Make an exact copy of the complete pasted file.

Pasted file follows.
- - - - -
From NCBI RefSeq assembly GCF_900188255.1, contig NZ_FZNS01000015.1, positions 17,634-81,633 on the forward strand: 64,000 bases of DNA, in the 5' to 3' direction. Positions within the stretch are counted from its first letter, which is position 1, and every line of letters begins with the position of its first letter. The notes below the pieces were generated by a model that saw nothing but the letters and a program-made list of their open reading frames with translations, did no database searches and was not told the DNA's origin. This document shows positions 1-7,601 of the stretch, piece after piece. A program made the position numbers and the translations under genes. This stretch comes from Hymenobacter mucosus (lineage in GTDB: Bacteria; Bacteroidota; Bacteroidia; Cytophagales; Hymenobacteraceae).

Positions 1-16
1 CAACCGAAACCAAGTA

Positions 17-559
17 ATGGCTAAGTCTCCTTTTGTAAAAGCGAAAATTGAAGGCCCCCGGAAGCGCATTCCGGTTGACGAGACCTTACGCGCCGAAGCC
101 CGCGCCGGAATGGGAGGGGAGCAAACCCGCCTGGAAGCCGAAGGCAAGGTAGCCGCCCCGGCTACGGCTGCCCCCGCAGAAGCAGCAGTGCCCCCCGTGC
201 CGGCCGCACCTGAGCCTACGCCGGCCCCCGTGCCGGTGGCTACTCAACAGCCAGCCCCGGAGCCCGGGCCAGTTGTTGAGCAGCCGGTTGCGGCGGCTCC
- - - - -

From NCBI RefSeq assembly GCF_900188255.1, contig NZ_FZNS01000015.1, positions 17,634-81,633 on the forward strand: 64,000 bases of DNA, in the 5' to 3' direction. Positions within the stretch are counted from its first letter, which is position 1, and every line of letters begins with the position of its first letter. The notes below the pieces were generated by a model that saw nothing but the letters and a program-made list of their open reading frames with translations, did no database searches and was not told the DNA's origin. This document shows positions 1-7,601 of the stretch, piece after piece. A program made the position numbers and the translations under genes. This stretch comes from Hymenobacter mucosus (lineage in GTDB: Bacteria; Bacteroidota; Bacteroidia; Cytophagales; Hymenobacteraceae).

Positions 1-16
1 CAACCGAAACCAAGTA

Positions 17-559
17 ATGGCTAAGTCTCCTTTTGTAAAAGCGAAAATTGAAGGCCCCCGGAAGCGCATTCCGGTTGACGAGACCTTACGCGCCGAAGCC
101 CGCGCCGGAATGGGAGGGGAGCAAACCCGCCTGGAAGCCGAAGGCAAGGTAGCCGCCCCGGCTACGGCTGCCCCCGCAGAAGCAGCAGTGCCCCCCGTGC
201 CGGCCGCACCTGAGCCTACGCCGGCCCCCGTGCCGGTGGCTACTCAACAGCCAGCCCCGGAGCCCGGGCCAGTTGTTGAGCAGCCGGTTGCGGCGGCTCC